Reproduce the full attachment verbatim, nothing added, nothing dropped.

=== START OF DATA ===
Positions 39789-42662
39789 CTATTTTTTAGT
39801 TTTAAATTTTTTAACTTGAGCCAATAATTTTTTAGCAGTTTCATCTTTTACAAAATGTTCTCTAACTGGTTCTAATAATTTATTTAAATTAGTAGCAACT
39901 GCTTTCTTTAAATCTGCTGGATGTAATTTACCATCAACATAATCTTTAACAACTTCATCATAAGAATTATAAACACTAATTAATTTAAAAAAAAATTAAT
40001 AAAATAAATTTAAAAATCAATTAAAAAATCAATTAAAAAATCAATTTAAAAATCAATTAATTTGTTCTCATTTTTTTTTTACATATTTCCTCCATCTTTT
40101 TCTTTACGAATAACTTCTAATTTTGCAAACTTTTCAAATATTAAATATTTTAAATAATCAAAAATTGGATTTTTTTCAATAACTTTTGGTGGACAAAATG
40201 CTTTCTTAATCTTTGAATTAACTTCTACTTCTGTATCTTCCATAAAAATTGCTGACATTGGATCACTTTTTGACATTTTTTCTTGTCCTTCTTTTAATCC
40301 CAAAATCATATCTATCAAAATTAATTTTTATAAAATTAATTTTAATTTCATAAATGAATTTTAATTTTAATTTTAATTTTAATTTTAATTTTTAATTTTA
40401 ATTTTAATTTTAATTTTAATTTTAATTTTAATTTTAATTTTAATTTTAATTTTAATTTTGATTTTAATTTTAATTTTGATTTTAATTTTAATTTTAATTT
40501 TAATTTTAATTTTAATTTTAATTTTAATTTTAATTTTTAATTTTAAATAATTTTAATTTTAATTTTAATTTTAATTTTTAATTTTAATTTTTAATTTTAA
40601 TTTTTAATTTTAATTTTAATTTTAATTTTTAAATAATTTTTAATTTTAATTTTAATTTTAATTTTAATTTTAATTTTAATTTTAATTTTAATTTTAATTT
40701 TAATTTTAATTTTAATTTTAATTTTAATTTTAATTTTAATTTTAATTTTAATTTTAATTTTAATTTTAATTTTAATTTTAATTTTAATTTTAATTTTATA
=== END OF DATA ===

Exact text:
Positions 39789-42662
39789 CTATTTTTTAGT
39801 TTTAAATTTTTTAACTTGAGCCAATAATTTTTTAGCAGTTTCATCTTTTACAAAATGTTCTCTAACTGGTTCTAATAATTTATTTAAATTAGTAGCAACT
39901 GCTTTCTTTAAATCTGCTGGATGTAATTTACCATCAACATAATCTTTAACAACTTCATCATAAGAATTATAAACACTAATTAATTTAAAAAAAAATTAAT
40001 AAAATAAATTTAAAAATCAATTAAAAAATCAATTAAAAAATCAATTTAAAAATCAATTAATTTGTTCTCATTTTTTTTTTACATATTTCCTCCATCTTTT
40101 TCTTTACGAATAACTTCTAATTTTGCAAACTTTTCAAATATTAAATATTTTAAATAATCAAAAATTGGATTTTTTTCAATAACTTTTGGTGGACAAAATG
40201 CTTTCTTAATCTTTGAATTAACTTCTACTTCTGTATCTTCCATAAAAATTGCTGACATTGGATCACTTTTTGACATTTTTTCTTGTCCTTCTTTTAATCC
40301 CAAAATCATATCTATCAAAATTAATTTTTATAAAATTAATTTTAATTTCATAAATGAATTTTAATTTTAATTTTAATTTTAATTTTAATTTTTAATTTTA
40401 ATTTTAATTTTAATTTTAATTTTAATTTTAATTTTAATTTTAATTTTAATTTTAATTTTGATTTTAATTTTAATTTTGATTTTAATTTTAATTTTAATTT
40501 TAATTTTAATTTTAATTTTAATTTTAATTTTAATTTTTAATTTTAAATAATTTTAATTTTAATTTTAATTTTAATTTTTAATTTTAATTTTTAATTTTAA
40601 TTTTTAATTTTAATTTTAATTTTAATTTTTAAATAATTTTTAATTTTAATTTTAATTTTAATTTTAATTTTAATTTTAATTTTAATTTTAATTTTAATTT
40701 TAATTTTAATTTTAATTTTAATTTTAATTTTAATTTTAATTTTAATTTTAATTTTAATTTTAATTTTAATTTTAATTTTAATTTTAATTTTAATTTTATA